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Lethbridge Herald Newspaper Archives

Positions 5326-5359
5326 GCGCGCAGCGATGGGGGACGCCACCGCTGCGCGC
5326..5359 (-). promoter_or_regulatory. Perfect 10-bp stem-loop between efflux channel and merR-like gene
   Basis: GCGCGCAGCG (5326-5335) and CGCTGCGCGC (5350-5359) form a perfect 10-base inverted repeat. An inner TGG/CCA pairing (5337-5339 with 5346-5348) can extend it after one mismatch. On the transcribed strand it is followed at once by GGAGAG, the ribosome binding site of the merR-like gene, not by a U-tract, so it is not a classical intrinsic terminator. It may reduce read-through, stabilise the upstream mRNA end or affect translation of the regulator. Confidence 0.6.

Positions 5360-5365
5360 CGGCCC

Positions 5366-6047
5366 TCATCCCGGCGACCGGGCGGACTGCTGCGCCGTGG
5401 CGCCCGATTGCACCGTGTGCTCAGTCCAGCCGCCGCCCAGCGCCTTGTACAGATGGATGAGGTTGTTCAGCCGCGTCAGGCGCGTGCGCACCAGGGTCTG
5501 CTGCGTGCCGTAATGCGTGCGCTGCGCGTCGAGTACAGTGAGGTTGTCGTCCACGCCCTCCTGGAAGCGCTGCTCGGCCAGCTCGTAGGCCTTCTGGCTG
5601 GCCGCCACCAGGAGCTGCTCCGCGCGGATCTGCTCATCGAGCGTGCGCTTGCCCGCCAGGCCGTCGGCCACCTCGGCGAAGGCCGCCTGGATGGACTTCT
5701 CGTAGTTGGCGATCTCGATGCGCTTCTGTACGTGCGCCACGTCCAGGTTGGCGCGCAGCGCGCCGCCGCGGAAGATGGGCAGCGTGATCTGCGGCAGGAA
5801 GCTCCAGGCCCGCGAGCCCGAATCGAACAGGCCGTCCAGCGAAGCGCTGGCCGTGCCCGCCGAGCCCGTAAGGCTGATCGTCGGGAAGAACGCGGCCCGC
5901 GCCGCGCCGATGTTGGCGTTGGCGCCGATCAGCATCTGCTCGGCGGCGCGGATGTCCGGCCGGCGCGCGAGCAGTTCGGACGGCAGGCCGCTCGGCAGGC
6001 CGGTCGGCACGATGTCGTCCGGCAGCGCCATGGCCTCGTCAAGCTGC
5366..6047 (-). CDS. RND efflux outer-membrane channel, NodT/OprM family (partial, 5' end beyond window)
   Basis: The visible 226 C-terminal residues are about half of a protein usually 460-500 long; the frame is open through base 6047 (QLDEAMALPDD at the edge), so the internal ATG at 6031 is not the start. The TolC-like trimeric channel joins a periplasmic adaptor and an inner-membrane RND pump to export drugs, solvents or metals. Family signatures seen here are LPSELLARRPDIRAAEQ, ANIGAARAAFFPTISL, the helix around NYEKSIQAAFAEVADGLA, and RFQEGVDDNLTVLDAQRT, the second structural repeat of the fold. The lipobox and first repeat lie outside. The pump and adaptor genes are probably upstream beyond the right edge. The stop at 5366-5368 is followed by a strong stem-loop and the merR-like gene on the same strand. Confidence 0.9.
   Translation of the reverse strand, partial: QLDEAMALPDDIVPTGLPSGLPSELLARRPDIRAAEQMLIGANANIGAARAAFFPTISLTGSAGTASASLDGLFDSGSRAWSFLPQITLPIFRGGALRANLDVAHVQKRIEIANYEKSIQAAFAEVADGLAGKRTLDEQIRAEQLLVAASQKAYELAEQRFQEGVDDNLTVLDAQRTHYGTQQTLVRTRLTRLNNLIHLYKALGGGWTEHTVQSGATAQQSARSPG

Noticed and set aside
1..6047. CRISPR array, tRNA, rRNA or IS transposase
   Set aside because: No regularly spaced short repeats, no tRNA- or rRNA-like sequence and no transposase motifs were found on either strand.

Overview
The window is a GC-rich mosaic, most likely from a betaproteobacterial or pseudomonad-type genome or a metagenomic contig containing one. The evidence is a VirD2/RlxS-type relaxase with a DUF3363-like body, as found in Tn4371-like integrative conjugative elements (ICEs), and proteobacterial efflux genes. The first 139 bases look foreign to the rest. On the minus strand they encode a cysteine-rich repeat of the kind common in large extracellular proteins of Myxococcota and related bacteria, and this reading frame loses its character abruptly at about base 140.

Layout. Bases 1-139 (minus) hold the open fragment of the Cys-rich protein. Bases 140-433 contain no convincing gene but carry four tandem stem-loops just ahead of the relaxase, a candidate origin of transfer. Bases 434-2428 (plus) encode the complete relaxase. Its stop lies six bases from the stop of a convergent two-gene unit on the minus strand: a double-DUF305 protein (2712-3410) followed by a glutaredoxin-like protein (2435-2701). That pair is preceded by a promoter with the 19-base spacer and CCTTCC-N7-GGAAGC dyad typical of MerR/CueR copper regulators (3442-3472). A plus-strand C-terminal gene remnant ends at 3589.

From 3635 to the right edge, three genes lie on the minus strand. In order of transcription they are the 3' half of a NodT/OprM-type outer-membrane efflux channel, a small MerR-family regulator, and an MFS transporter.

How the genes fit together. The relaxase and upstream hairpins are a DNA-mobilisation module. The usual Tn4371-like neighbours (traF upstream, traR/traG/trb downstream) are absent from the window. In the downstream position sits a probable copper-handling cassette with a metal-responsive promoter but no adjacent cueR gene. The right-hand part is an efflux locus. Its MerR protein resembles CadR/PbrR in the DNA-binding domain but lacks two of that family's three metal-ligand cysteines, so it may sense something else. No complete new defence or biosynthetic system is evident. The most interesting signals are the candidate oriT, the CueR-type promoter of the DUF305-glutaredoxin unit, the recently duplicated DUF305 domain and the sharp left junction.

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Lethbridge Herald, The (Newspaper) - May 12, 1973, Lethbridge, Alberta 10 THE LETHBRIDGE HERALD Saturday, May 12, J973 Young MP spends tveekends visiting his constituency By STEWART MacLEOD OTTAWA (CP) Few MPs stump their constituencies with the diligence of Doug Rowland, the 32-year-old New Democrat who goes from town to town in his Selkirk, Man. riding with a "store-front" operation. Advertisings advance through weekly newspapers, the energetic MP spends most operating from tem- porary offices in 13 major cen- two each week- encouraging con- stituents to come in with their problems or just for conversa- tion. He covered all 13 during the Easter recess. Now he is sifting through about 8 problems he must deal from personal pensions to in- forming a group in Gimli how to apply for a radio licence. One person was concerned be- cause he forgot to enclose his cheque wtih his income tax form. Some Lake Winnipeg fish- ermen didn't know whether they would get fishing licences this year. Someone else had trouble dealing with the Ontario workmen's compensation board. Another group wondered whether federal money was T. 2. 3. Q-X WITH MOLY -SAVES- 15% TO 60% EVERY YEAR ON OPERATING AND REPAIR COSTS Available Now for Automobile) Simply add 16 or. to 5 qts. oil or in proportion To Crankcase and Automatic Transmission Tested by Tachometers and Used Oil Analysis Q-X Moly improves efficiently of oils three times. Increases film strength of oils four times Eliminates dry starts. Reduces f-ictional drag between moving parts to 20 'o ASK FOR IT AT SERVICE STATIONS HELP WANTED BAR HELP MALE OR FEMALE Dishwasher for washing dishes by machine. Spare help for 1 or 2 nights per week. PHONE MANAGER Elks Club of Lethbridge 327-7219 Do your own Plumbing and Heating Repairs O COMPLETE PLUMBING and HEATING PARTS STOCK FREE DESIGN and REPAIRING ADVICE DISCOUNT PRICES EUDORF PLUMBING HEATING LTD. RESIDENTIAL AND COMMERCIAL INSTALLATIONS 1811 2nd Ave. S. Phone 328-2533 Open Monday Thru Friday 8 a.m. to 5 p.m. available for establishing laun- dromats. Usually, he says, there is a common problem running through his riding, which stretches 110 miles north from Winnipeg, "but this time there was a terrific mixture." If there was one common theme, he says, it was the general diffi- culty of dealing with govern- ment agencies "because there are so many overlapping juris- dictions now." Mr. Rowland, who establishes his temporary offices in schools, halls and municipal buildings, figures that about 70 per cent of the constituents who simply want to talk are NDP supporters. There is no political pattern for those with specific problems. VOTERS APPROVE He said he found general ap- proval for the legislation passed so far in the current session of Parliament, along with the bills still on the order paper. There was a "very good response" to the NDP stand in supporting the minority Liberal govern- ment although "some party stalwarts' wondered whether the party would eventually damage itself with this ap- proach. "There is still a fair body of oDinion that would rather see Mr. Trudeau out of he said. "He's not popular at all. "It's not so much antagonism toward the Liberal party as such; it's toward Mr. Trudeau." Mr. Rowland said he spent a good deal of time talking about provincial politics, with a Mani- toba election expected later this year. In most centres he is In his office for two to three hours, and when the last caller leaves, he visits farms and homes in the area before moving on to the next centre for a similar routine the following day. It's a practice he has followed since he was elected to Parliament in a 1970 byelection. And with only a 20-vote mar- gin in the last general election, Mr. Rowland is clearly not go- ing to ignore his constituents during this Parliament. "It's the only way to keep up on all the problems and con- cerns in a riding like this, where we have every type of in- dustry except mining, both ru- ral and city people, and all in- come levels." Mr. Rowland, father of two, hasn't taken a fully-fledged va- cation away from politics since he entered Parliament and there is none in sight now. ISRAEL: A Flame Rekindled VI. and War Hours after Israelis declared ihemsdlves a nation, We hereby proclaim the establishment of the Jewish State in Palestine, to be called Medinath Yisreal. State of Israel, the Sth of lyar, 5708, the 14th cf May, 1943. In November of 1947 in a building which once housed an ice link in Flushing Meadow, New York, the delegates of the United Nations Gen- eral Assembly decided the future of a sliver of ]and on the eastern rim of the Mediterranean Sea. Before the Assembly was a proposal to partition Palestine into separate Arab and Jew- ish States and to internationalize the City of Jerusalem. The plan was approved by a two-thirds tote, was immediately accepted by the Palestinian Jews and immediately rejected by the Arabs. The Zionists made plans to declare a state BE soon as possible, perhaps to thwart the civil war already developing in Palestine. Within hours after Israeli leaders proudly raisprl the Star of David flag and launched the Jewish state on May military units from Jordan-, .Syria, Egypt, Lebanon and Iraq began an open assault upon Israel. After some initial Arab successes, the Israeli forces rallied, broke the siege of Jewish West Jerusalem and occupied substantial areas in the north of Palestine and in the south which had been assigned to Arab control under the U.N. partition plan. Israel wound up holding a third more territory than it would have held had the Arabs accepted the original plan. Although a series of armistice agreements terminated hostilities in 1949, peace did not come. The defeated Arabs were not yet prepared to accept the existence of Israel and the Israelis found no way to persuade the Arabs to change their attitudes. Organized fighting was replaced by a propaganda war that has never and by uncounted nets of terror and counter- terror. The Palestinian Arab state called for in tlir U.N. plan was never created. Instead, Jordan annexed the West Bank territory, including the Western sector of Jerusalem; Egypt assumed, a protectorate control over the Gaza Strip, and Israel absorbed Jewish West Jerusalem, the and parts of Galilee. What was the Arab reaction to the establish- ment of Israel? "One of bitterness, frustration and a sense of humiliated reported the American Friends Service Committee. "Their chief satisfaction for a long time has come ia a war of propaganda rarely matched in passion and vituperation and in a kind of mystical faith, that in time, somehow, the Arabs would achieve the military power which to destroy Israel. But they have believed that their cause was just and that it would prevail in the end." And the victorious Israelis went about the business of nation-building. A parliament, called the Knesset, was established. Dr. Chaim Weiz- mann. was elected president, David Ben-Gurion was named prime minister. In 1950, the Knesset passed an extraordinary document, the Law of Keturn, which stales, simply, that "every Jew lias the right to immigrate to Israel." This as- ?ured the development of a nation from within: the peril came from beyond the borders, NEXT: The People Between FEEDERS FARMERS WELDERS HANDYMEN HOMEOWNERS Wa carry a complete stock of STEEL IN FLATS ANGLES CHANNELS BEAMS WIDE FLANGES RAILS ROUNDS SQUARES PLATES SHEETS RECTANGULAR AND SQUARE TUBING REINFORCING STEEL- WIRE MESH PIPE GALORE FOR FENCE POSTS CLOTHESLINE POLES CARPORT COLUMNS OR FOR ANY OTHER USE YOU MAY HAVE. 2.000 TONS TO CHOOSE FROM Bring in your truck and load up at bargain prices We also deliver locally Bring In yoer tcrap iteel cast iron batteries radiators copper bran and get the best trade value ever We alto pay cash! VARZARI IRON LTD. STEEL YARD LOCATION 2808 2nd Ave. N, SCRAP LOCATION 3402 2nd Ave. N. Autonomy trends accepted By VIC PARSONS OTTAWA (CP) Although Canadian branches of Interna- tional unions flex their mus- cles at the mention of rising na- tionalism among organized la- bor, many union leaders seem to be accepting trends toward greater autonomy, tempered with a view that autonomy must come within the frame- work of the Canadian Labor Congress and its affiliates. This apparent division has been reflected in two separate events recently. About 75 per cent of Canada's 2.4 million union members be- long to affiliates of the CLC, and about 62 per cent are mem- bers of international unions. On Wednesday, top union leaders from the CLC affiliates gathered here for a secret meeting in which they decided to launch an anti-nationalist campaign backed by a mil- lion fund. Yet only last week, CLC sec- retary-treasurer William Dodge said fully-independent Canadian branches of international un- ions are a foregone conclusion within 20 years. Mr. Dodge, first publicly-an- nounced candidate for the CLC presidency to be vacated next year by Donald MacDonald, suggested the change will be a smooth transition rather than a struggle of nationalist groups. HITS BACK He blasted destructive attacks by the Committe for an Inde- pendent Canada and by the Waffle movement. However, He admitted Canadian union mem- bers were becoming more inde- pendent in spirit and were mak- ing steady gains toward full in- dependence. Dennis McDermott, Canadian director for the fJnited Autoworkers and an in- ternational vice-president of the union, is opposed to arguments of the nationalist groups yet a of "recognition of Ca- nadians as Canadians." For Mr. MacDermott and many other top CLC affiliate leaders, a strictly-national un- ion movement could lead to weakened unions facing power- ful companies in collective bar- gaining. Mr. MacDonald, while stoutly defending international unions, MINUTE MUFFLER HAS MINUTE MUFFLER INSTALLATIONS 3rd Ave. and 4th St. S. Open Daily 8 a.m. lo 6 o.m. COOLING SYSTEMS For Any Size Home or Building FREE ESTIMATES Coolerator Window Coolers Manufactured by McGraw-Edison SOOO B.T.U. 1 65.60 gooo B.T.U. 223.20 B.T.U. 6000 B.T.U. 178.80 289.20 LARGER SIZES AT THE SAME LOW PRICES CHARLTON HILL LTD- YOUR AIR CONDITIONING CENTRE 1262-2 AVENUE S. PHONE 328-3388 still disagrees with the large U.S. labor AFL- CIO, one of the promoters of the Burke-Hartke biD, a protec- tionist bill that could mean less of jobs for Canadian workers. U.S. labor support for the bill has caused concern among un- ion members and even federal Labor Minister John Munro the objections of the aloud if inter- nationals can now truly repre- sent union members in both countrieV. CLC officials have expressed fears that anti-international un- ion feeling is being generated among Canadian unionists by labor support of the bill. The latest decision by CLC leaders, to direct an anti-nation- alist drive, seems certain to be approved by the executive coun- cil cf the congress when it meets next week. Taking a defensive posture against nationalist groups such as the Canadian Council of Un a relatively smal portion of the labor movement with less than appears a partial admission ol CLC failure to convince some unionists that the internationals really do give true autonomy to their Canadian branches. Despite CLC minimum stand- ards of autonomy, including election of Canadian officers by Canadians and determining na- tional policy by domestic offi- cers rrd members, the nation- alist groups continue to erode international union member- ship. CURRiE'S FINE FOODS JUST CARELESS SAANICH, B.C. (CP) Po- ice said thieves who stole a safe from a carpet company's office failed to get it open be- cause they overlooked the com- bination which was written on a piece of paper attached to the safe. K TRAILER SALES LTD. "Southern Alberta's Largest DONT MISS OUT ON THE Burs! Prices have been slashed on our entire stock of mobile homes We are pleased to announce Ivan Lukenda has joined our sales staff and will Ira pleased to assist you. Northwest Commodore Bendix Homes Trade-ins accepted Buy now and save Coutts Highway, east of Drive-In Phone 328-8031 Open Monday thru Thursday 9 a.m to 9 p.m. Friday and Saturday 9 a.m. to 6 p.m. Sunday 1 to 4 p.m. browsing WELDERS Required at the KAISER RESOURCES MAINTENANCE SHOP NEAR SPARWOOD, B.C. Applicants should have 3 yrx. experience in the field of equipment repair Rates of pay: Uncertified hr. Certified hr. INTERESTED CANDIDATES PHONE 604-425-8207 Collect PEN IT COMES IWOUR HEARING TAKE THIS COUPON TO BETTER HEARING DE41ER HEAR FOR YOURSELF, WITHOUT OBLIGATION. Your authorized Zenith dealer will help you to select the Zemlh eid best suited to provide hearing you. The fin- est possible combination of power, tone and frequency re- sponse will be personally dem- onstrated to show you the wonders of better hearing. ZENITH QUALITY HEARING AIDS with all the deluxe features at buy-now prices start at less than LEISTER'S MUSIC LTD. Paramount Theatre Bldg. Phone 328-4080 Department of Agriculture Requires AGRICULTURAL SPECIALIST III Irrigation Economist South Saskatchewan River Irrigation Project DUTIES: To provide farm business management advisory services for farmers developing irrigation operations and to assist in the processing and supervision cf FarmStart leans. OBJECTIVE: To assist farmers in developing financially viable irrigation operations. REQUIREMENTS: Familiarity with farming, preferably irri- gation farming and the various types of operations that might be feasible. Thorough understanding of farm business management tech. niques and information. The ability to communicate effectively with farm families and an acceptable personality. B.S.A. or M.Sc. preferably in Agricultural Economics plus several years of related experience. Preference will be given to thoss applicants with experience in irrigation farming. SALARY: Pleasa quota competition number: 6651 Closing date for receipt of applications: May 19, 1973 For application forms and further information, contact: Public Service Commission, Room 328, Legislative Building, Regina, Saskatchewan. ;